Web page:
If you've been a runner for any length of time, chances are that some finger-wagging Cassandra has warned you that your running is going to ruin your knees.
"You'll hurt yourself!"
"You'll get arthritis!"
I've acknowledged these warnings in the past by telling said finger-wagger that I love running so much that I was happy to live with the risk --- but now I have a new, more effective comeback: scientific data.
A study published recently in the Journal of Preventive Medicine, conducted at the Stanford University School of Medicine has demonstrated that "Long-distance running among healthy older individuals was not associated with accelerated osteoarthritis," and in fact, some data in the survey suggests that runners might actually have a lower risk of developing arthritis in their knees and hips, though the specific study sample was too small to prove in a statistically significant way that running had a protective effect.
The best news of all is, this study isn't alone in dispelling the notion that running destroys people's knees. A 2006 study of runners, conducted by the Johns Hopkins School of Medicine and published in the Journal of American Osteopathic Association, concluded: "It appears that long-distance running does not increase the risk of osteoarthritis of the knees and hips for healthy people who have no other counterindications for this kind of physical activity. Long-distance running might even have a protective effect against joint degeneration."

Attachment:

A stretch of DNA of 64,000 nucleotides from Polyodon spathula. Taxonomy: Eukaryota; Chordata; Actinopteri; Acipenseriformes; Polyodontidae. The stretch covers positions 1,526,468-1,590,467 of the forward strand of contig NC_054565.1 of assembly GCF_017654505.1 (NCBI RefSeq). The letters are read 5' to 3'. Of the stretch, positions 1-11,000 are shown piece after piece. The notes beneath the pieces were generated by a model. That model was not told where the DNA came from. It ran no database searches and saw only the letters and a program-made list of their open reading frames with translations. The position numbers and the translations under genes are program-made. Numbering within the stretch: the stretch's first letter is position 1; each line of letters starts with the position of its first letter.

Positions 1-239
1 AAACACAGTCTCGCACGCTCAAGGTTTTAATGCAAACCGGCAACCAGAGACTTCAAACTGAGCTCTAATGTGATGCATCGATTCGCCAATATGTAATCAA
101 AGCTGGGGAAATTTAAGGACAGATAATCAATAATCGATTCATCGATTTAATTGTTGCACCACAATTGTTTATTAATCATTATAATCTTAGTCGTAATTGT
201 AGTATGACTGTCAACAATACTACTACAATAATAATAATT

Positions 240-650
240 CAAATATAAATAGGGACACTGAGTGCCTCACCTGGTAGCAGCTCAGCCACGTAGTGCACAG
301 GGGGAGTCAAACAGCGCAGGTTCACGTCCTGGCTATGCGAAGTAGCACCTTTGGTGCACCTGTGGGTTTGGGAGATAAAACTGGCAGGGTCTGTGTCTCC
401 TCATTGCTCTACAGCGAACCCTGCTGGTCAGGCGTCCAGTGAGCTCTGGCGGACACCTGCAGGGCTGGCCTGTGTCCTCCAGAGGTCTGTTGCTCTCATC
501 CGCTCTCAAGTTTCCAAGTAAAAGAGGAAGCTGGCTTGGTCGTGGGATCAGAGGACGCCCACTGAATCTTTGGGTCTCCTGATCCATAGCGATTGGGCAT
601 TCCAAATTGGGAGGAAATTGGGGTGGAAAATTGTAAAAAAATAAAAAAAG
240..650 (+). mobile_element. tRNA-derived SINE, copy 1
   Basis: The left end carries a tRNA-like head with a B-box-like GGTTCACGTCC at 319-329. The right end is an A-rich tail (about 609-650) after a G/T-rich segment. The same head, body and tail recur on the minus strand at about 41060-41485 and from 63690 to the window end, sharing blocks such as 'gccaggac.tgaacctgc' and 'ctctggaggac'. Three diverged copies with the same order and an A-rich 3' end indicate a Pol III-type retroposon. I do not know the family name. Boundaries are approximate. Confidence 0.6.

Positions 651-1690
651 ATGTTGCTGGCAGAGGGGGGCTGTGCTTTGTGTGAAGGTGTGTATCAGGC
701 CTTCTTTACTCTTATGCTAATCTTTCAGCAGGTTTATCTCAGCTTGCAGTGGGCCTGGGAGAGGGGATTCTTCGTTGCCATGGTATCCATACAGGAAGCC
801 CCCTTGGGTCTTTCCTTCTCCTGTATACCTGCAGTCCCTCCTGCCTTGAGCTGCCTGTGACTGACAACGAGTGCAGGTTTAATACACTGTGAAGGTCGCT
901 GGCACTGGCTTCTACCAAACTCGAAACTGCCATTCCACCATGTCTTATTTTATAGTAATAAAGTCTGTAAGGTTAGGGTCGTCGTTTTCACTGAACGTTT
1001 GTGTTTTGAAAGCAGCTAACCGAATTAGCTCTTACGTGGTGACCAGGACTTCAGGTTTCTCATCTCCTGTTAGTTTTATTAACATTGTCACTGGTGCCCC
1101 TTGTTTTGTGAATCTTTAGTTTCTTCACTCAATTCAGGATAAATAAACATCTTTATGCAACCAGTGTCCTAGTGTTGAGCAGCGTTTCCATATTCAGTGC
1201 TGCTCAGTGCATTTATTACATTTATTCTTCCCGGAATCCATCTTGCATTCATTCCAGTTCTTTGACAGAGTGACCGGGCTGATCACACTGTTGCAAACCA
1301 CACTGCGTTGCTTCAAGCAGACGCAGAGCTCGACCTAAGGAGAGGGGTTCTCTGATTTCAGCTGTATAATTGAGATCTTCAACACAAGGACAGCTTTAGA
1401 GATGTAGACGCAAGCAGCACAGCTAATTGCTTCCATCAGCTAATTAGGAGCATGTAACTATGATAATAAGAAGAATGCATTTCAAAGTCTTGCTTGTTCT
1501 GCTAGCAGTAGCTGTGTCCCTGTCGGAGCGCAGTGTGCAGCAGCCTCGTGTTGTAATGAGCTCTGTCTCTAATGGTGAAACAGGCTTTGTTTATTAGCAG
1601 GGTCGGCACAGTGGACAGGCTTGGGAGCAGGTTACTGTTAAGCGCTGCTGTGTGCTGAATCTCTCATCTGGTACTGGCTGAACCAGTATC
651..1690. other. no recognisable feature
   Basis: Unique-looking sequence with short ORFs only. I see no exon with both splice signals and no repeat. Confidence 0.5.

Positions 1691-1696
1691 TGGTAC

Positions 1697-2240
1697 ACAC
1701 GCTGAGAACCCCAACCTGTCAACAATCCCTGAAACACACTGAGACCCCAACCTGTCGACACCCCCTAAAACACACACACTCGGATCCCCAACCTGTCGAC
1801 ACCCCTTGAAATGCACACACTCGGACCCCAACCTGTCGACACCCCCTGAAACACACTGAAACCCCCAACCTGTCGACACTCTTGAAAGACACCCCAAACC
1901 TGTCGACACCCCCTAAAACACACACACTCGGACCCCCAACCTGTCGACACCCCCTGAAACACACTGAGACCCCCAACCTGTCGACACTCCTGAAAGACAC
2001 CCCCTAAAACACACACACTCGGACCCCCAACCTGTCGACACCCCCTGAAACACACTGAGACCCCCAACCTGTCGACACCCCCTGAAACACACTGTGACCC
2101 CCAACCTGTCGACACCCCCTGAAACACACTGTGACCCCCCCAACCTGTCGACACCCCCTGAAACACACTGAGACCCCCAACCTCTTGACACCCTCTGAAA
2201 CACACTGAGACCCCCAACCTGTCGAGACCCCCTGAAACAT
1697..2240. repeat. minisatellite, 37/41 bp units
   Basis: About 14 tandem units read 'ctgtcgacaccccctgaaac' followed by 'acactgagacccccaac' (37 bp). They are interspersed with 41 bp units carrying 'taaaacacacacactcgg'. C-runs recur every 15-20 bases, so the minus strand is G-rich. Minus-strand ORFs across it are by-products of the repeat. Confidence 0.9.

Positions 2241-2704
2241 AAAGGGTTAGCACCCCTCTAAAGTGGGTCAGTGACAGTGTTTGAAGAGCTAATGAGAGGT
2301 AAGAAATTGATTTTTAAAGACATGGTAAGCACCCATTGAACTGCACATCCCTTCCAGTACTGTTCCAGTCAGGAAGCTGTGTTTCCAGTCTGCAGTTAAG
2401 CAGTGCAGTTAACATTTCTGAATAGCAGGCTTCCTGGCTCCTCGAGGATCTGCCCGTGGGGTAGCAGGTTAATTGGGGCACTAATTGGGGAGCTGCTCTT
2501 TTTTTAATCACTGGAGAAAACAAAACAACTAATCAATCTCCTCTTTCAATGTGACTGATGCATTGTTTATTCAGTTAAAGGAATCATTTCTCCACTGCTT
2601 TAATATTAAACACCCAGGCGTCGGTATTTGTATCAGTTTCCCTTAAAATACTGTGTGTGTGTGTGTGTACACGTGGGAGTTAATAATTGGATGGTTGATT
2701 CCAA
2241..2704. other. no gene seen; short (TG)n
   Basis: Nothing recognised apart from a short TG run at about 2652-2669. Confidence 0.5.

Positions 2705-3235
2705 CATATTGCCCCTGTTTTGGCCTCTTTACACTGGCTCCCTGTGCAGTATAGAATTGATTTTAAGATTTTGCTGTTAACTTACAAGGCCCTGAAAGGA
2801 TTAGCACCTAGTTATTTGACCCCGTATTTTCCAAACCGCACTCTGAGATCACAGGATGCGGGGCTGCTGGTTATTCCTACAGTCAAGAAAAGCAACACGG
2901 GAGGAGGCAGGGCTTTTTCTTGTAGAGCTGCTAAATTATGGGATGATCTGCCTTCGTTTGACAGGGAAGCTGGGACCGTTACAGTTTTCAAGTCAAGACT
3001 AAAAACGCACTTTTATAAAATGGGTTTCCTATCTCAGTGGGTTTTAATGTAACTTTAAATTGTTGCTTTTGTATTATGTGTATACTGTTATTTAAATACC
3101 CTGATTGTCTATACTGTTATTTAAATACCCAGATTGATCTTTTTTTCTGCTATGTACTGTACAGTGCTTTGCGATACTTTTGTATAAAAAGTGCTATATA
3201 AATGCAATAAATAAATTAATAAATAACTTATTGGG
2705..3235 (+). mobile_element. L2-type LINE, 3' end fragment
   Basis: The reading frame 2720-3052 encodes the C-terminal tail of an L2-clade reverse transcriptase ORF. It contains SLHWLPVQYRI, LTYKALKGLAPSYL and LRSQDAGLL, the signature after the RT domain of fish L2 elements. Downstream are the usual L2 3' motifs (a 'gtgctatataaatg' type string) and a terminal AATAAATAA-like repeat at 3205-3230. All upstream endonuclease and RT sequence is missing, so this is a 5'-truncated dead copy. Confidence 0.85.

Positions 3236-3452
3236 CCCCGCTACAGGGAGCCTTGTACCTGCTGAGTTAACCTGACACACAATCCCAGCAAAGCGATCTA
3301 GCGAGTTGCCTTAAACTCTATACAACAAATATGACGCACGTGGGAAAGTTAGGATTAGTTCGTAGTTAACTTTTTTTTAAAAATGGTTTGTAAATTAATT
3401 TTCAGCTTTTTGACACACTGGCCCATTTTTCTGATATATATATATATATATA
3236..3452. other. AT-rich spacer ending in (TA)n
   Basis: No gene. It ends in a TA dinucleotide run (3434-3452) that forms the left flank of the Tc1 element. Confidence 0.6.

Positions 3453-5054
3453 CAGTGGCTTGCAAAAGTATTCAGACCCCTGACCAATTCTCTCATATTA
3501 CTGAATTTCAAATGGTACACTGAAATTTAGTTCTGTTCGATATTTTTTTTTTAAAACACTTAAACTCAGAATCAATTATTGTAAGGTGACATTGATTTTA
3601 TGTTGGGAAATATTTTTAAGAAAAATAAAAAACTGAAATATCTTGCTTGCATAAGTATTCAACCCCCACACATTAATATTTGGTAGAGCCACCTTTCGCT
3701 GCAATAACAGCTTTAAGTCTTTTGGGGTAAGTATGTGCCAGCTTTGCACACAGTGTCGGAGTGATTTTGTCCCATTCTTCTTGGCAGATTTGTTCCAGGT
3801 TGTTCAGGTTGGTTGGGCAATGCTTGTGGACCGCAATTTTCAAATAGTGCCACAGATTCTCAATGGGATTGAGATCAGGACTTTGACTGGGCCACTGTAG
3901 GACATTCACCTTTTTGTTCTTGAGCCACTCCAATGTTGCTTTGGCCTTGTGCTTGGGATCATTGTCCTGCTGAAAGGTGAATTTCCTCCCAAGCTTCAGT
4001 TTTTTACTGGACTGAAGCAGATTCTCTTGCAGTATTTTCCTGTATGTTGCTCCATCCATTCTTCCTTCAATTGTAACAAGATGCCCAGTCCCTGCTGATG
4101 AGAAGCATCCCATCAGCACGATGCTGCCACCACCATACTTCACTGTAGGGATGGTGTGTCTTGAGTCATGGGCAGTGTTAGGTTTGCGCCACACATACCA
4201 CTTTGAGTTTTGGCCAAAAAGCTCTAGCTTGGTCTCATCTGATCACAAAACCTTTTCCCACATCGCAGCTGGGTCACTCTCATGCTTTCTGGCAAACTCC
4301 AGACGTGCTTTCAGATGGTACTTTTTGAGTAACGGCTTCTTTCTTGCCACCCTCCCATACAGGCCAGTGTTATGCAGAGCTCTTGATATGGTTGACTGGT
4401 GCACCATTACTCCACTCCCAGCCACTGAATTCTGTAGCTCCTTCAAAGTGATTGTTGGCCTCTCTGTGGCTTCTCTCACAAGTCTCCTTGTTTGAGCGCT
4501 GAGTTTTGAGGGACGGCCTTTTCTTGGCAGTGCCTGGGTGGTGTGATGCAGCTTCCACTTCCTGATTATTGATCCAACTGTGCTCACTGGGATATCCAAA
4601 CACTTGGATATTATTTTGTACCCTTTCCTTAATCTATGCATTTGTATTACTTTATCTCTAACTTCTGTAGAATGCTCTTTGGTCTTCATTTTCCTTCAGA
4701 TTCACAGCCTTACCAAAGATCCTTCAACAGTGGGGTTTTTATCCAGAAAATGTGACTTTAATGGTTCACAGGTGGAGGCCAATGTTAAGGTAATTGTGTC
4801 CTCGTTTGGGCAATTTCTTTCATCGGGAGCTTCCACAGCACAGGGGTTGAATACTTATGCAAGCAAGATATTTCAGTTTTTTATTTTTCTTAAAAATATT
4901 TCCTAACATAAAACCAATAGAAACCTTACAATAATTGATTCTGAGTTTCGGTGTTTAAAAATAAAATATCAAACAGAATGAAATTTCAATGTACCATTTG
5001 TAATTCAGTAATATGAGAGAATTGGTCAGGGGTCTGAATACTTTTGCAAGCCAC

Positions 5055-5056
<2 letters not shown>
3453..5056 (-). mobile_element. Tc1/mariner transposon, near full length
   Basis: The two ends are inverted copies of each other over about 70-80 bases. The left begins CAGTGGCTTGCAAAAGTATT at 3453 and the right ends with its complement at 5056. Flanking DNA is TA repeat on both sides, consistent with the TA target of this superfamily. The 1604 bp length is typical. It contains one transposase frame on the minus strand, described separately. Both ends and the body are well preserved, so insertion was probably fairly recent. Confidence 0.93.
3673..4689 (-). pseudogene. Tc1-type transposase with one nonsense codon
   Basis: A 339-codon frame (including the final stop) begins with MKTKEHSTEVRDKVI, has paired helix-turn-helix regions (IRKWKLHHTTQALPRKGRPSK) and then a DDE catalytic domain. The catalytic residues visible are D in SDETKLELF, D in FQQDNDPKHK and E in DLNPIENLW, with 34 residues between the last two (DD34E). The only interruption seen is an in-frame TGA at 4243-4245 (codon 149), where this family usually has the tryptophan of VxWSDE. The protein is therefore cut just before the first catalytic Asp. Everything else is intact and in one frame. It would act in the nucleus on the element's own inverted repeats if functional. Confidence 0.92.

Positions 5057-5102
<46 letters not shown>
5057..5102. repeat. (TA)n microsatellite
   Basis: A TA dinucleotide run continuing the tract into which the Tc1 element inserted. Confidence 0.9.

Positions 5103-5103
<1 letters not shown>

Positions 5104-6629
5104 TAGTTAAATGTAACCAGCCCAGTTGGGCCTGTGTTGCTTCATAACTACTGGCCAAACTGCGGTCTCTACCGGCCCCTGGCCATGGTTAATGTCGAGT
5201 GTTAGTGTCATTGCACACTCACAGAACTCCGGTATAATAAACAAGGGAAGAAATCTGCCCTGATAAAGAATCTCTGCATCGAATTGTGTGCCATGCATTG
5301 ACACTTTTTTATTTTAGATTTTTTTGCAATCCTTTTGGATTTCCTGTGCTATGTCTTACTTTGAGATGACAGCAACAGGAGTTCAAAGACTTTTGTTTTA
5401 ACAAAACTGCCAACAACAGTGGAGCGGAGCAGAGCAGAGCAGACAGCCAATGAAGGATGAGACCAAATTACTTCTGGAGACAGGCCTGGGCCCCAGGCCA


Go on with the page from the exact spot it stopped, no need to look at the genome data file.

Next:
Even back in 1990, a study in Denmark, published in the American Journal of Sports Medicine, came to the same conclusion: "A lifetime of long distance running at mileage levels comparable to those of recreational runners today is not associated with premature osteoarthrosis in the joints of the lower extremities." And these are but a few of the many studies I came across today as I perused the bibliographies of these three -- all of them concluding that running doesn't cause arthritis, and might in fact be healthy for the connective tissues in your joints that could otherwise develop arthritis as you age.
So run on, my friends, and long may you run.
See you on the trail!